Canadian bispecific biotech Zymeworks has been the subject of a series of deals over the past year for its drug platform but today has signed its own licensing deal--this time with Innovative Targeting Solutions (ITS).
Under the deal, exact financial details of which were not made public by either party, Zymeworks will pay an undisclosed tech licensing fee to get hold of ITS’s HuTARG drug discovery platform.
There was a little color on the money side, with the companies saying in a statement that ITS will receive up to $65 million in clinical and commercial milestones and low, single-digit royalties on net sales of any meds they manage to make and market.
HuTARG works as a protein engineering platform and is, according to ITS, the first fully mammalian tech that generates antibody diversity in vitro via RAG1/RAG2 mediated V(D)J recombination.
This, it says, helps it create “highly potent protein-based biologics.” Further explanation and therapy area targets were also not disclosed, although Zymeworks said its use of HuTARG would be “directed towards challenging disease targets.”
Ali Tehrani, president and CEO of Zymeworks, said: “We view the HuTARG platform as a leading technology for the discovery and generation of therapeutic antibodies. This further strengthens our in-house antibody discovery capabilities and accelerates the development of Zymeworks’ novel bi-specific and multi-functional biologics and drug conjugates.”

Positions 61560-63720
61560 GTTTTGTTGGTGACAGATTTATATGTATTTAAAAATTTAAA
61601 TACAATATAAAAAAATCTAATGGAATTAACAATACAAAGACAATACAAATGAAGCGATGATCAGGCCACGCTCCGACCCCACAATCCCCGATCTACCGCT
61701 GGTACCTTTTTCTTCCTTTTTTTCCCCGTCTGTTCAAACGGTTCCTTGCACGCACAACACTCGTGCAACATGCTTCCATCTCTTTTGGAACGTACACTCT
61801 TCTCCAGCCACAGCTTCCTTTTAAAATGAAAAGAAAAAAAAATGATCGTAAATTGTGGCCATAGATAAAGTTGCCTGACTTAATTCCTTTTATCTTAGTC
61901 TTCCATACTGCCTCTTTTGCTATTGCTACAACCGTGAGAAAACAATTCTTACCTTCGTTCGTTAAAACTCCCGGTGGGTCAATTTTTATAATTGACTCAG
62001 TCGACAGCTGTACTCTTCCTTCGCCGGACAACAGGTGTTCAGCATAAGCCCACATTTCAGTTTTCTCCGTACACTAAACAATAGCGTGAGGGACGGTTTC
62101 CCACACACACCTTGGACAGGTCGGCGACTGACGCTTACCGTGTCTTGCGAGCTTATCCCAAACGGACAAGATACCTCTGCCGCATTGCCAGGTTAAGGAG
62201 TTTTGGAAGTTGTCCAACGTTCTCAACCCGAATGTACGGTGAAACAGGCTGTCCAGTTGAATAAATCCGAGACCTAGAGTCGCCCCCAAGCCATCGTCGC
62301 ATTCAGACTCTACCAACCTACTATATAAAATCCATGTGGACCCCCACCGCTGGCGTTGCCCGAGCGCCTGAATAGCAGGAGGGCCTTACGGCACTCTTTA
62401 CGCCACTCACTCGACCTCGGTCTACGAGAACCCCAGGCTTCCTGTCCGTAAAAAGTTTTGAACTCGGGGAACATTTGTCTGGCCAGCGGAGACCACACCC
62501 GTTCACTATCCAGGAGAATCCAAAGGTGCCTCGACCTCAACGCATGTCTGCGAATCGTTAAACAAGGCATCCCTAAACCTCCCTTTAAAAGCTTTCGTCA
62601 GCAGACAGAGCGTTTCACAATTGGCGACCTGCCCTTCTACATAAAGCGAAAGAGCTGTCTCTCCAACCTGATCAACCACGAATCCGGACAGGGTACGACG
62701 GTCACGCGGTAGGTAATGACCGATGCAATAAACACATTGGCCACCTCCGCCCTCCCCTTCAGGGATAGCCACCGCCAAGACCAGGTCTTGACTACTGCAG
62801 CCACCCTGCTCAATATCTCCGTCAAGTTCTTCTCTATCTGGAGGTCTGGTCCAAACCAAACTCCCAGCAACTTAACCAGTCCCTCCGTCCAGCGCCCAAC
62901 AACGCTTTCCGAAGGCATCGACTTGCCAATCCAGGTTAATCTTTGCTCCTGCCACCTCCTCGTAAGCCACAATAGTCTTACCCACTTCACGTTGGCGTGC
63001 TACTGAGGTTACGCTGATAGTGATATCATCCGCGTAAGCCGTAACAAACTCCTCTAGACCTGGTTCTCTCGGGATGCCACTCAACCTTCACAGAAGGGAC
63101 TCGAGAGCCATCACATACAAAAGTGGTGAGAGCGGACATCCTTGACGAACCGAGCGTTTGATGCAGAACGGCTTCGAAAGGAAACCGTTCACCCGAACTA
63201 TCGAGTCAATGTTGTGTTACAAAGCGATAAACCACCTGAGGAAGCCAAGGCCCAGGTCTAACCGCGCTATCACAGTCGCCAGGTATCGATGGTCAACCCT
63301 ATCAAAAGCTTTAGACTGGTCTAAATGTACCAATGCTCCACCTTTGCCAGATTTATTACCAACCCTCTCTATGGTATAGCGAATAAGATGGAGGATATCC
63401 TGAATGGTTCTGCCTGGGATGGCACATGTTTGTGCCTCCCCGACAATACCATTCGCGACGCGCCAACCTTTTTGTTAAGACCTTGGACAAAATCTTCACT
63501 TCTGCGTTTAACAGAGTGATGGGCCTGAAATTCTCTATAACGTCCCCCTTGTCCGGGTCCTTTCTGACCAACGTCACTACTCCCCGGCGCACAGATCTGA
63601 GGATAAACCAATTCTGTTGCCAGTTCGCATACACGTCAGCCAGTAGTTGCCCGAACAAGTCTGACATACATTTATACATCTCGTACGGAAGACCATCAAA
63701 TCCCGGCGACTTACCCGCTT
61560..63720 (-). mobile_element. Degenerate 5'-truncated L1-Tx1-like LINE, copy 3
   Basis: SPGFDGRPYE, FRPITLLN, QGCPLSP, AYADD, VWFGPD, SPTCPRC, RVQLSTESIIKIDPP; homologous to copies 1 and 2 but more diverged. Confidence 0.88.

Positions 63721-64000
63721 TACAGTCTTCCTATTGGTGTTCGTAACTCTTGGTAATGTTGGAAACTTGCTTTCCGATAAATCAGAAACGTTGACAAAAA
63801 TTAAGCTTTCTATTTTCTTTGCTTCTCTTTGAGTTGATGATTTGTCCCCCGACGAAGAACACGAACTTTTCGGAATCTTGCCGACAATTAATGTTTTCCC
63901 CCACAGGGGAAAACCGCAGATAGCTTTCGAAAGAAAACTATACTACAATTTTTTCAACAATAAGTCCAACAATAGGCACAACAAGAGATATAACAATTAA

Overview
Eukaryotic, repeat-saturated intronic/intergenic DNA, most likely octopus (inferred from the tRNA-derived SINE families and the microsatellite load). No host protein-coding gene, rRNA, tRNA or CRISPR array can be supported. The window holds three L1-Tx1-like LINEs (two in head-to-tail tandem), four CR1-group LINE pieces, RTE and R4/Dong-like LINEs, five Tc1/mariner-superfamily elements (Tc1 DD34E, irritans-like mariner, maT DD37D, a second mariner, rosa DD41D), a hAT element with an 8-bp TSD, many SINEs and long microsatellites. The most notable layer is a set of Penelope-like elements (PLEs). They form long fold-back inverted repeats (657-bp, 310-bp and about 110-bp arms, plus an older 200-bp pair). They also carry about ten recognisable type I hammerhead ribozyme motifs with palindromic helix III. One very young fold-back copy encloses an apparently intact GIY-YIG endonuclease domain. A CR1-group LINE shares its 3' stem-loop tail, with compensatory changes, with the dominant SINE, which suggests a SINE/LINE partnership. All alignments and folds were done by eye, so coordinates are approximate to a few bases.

Michael Gallo, president of Innovative Targeting Solutions, added: “Zymeworks is a leader in the development of innovative biotherapeutics. Together with our first-in-class protein engineering technology, they will be able to discover novel medicines that can transform the lives of people with grievous illnesses.”
Zymeworks has enjoyed 2016, having at the start of the year bagged a $61.5 million mezzanine round with an eye to following up with an IPO. It already has deals with the Big Pharma likes of Eli Lilly ($LLY) and Celgene ($CELG), as well as with Merck ($MRK) and GlaxoSmithKline ($GSK).
In fact, back in April GSK doubled down on its existing deal with the Canadian biotech on a research deal that could be worth just shy of $1 billion, if everything goes well.
Most of Big Pharma’s interest has revolved around its Azymetric bispecific drug platform. This bispecific approach doubles up on a drug’s potential target, offering a complementary approach to its Efect platform, a library of antibody Fc modifications that can be used to orchestrate an immune response--either turning it up or tamping it down.
By adding the HuTARG platform to its arsenal, the biotech will hope to expand its attractiveness for further deals and complement its existing drug discovery IP.
- check out the release